Chamber frustrated by Parks temporary housing solution
A plan to build 36 temporary housing units for Parks Canada staff this summer isn’t sitting well with the Jasper Park Chamber of Commerce.
Rusty Noble, president of the Chamber, said it was “extraordinary” how quickly Parks Canada was able to find a solution to house its staff when the business community has been trying to find a similar solution to house its own staff for years.
“Because (Park Canada) is in control of the land here they’re able to move things through extraordinary quickly where as the rest of the community has a real challenge,” Noble said during a breakfast meeting on April 11.
“This isn’t going to fly with the business community.”
He brought up the issue during a recent meeting with the Jasper Partnership Initiative, which includes Parks Canada, Tourism Jasper, Marmot Basin and the Jasper Hotel Association.
According to Parks Canada, the temporary units will be placed in the wood lot across from Old Fort Point Road.
The location was selected because of its proximity to town, the relative ease of servicing it and because it was a previously disturbed site. Parks Canada said it will rehabilitate the site once it’s vacated.
“The approval process for Parks Canada’s temporary work camps in the national park is the same as it is for projects by lessees,” wrote Joseph Zebrowski, a communications officer for Parks Canada.
“An environmental assessment was conducted and a development permit has been issued. A third party safety code review will be conducted and, if everything is in order, a building permit will be issued for the construction of the temporary work camp.”
During the breakfast meeting, Noble also criticized Parks Canada and the municipality for the slow progress on developing new housing units in town.
“The business community has been looking for solutions for housing units for years and it’s been very slow to come and when we look at the development process for bed units that were presented a year ago it’s probably three years out before those come to fruition and from a business standpoint that’s not acceptable.”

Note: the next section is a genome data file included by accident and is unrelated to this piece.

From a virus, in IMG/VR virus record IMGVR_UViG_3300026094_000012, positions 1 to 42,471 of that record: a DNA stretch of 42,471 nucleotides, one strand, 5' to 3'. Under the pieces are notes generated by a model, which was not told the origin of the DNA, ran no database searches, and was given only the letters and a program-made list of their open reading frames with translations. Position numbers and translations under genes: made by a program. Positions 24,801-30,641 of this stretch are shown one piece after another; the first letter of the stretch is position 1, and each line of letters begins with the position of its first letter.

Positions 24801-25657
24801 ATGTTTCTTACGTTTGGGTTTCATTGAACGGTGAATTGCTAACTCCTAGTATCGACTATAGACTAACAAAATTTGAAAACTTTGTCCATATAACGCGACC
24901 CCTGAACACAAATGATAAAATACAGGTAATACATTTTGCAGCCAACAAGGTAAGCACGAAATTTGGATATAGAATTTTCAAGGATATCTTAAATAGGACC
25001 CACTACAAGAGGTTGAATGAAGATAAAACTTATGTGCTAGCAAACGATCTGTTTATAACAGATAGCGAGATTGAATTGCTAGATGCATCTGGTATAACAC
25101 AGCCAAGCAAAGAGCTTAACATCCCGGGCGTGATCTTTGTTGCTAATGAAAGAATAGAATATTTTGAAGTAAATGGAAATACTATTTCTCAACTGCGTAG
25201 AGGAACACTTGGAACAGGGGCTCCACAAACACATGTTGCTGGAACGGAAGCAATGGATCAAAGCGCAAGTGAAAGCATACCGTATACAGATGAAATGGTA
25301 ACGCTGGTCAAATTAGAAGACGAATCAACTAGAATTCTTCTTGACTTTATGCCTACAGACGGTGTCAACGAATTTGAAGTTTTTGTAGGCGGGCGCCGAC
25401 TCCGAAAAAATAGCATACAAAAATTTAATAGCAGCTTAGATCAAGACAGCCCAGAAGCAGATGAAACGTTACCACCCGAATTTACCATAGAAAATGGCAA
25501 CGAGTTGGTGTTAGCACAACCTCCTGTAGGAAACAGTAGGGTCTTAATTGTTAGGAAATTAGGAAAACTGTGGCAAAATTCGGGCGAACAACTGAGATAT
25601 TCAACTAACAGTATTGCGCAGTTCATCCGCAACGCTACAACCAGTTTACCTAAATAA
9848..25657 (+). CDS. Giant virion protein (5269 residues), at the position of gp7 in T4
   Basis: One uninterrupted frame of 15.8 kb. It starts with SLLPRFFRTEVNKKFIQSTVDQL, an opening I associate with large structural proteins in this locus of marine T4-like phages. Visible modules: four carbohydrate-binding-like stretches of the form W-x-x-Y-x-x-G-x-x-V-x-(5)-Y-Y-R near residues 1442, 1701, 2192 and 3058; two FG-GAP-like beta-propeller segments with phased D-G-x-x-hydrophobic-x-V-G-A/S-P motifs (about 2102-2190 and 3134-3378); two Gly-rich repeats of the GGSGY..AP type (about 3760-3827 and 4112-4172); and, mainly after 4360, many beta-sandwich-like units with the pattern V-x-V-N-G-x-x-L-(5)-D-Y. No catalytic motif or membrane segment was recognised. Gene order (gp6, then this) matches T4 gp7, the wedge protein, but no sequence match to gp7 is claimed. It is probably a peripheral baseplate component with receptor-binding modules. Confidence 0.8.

In February 2016, Jasper Community Housing Corporation (JCHC) announced plans to build two new housing developments to provide staff housing for businesses as well as market value housing for seniors.
The plan included developing a parcel of land at the west end of Connaught Drive with a maximum build-out of 43 apartment-style units or 21 condo-style units. The second parcel of land slated for development is located in the 800 block of Turret Street and is currently home to a number of Parks Canada staff. Its maximum build out is 27 units.
To gauge public interest the municipality invited local business owners and residents who might be interested in purchasing units to express their interest.
By March 1, 2016, business owners had requested 183 staff housing units, as well as an additional 40 seasonal units for the summer and 18 management-style condos. Seniors had requested 53 units.
According to CAO Mark Fercho, who is also the chair of JCHC, the development proposal on Connaught Drive is currently in the detailed design phase to ensure services to the area are adequate to accommodate other development projects, such as Hosteling International’s new property, which will be built beside Home Hardware.
The other parcel of land on Turret Street is currently undergoing a service assessment to determine the costs to service the property.
Fercho said he will have an update about both proposals in May.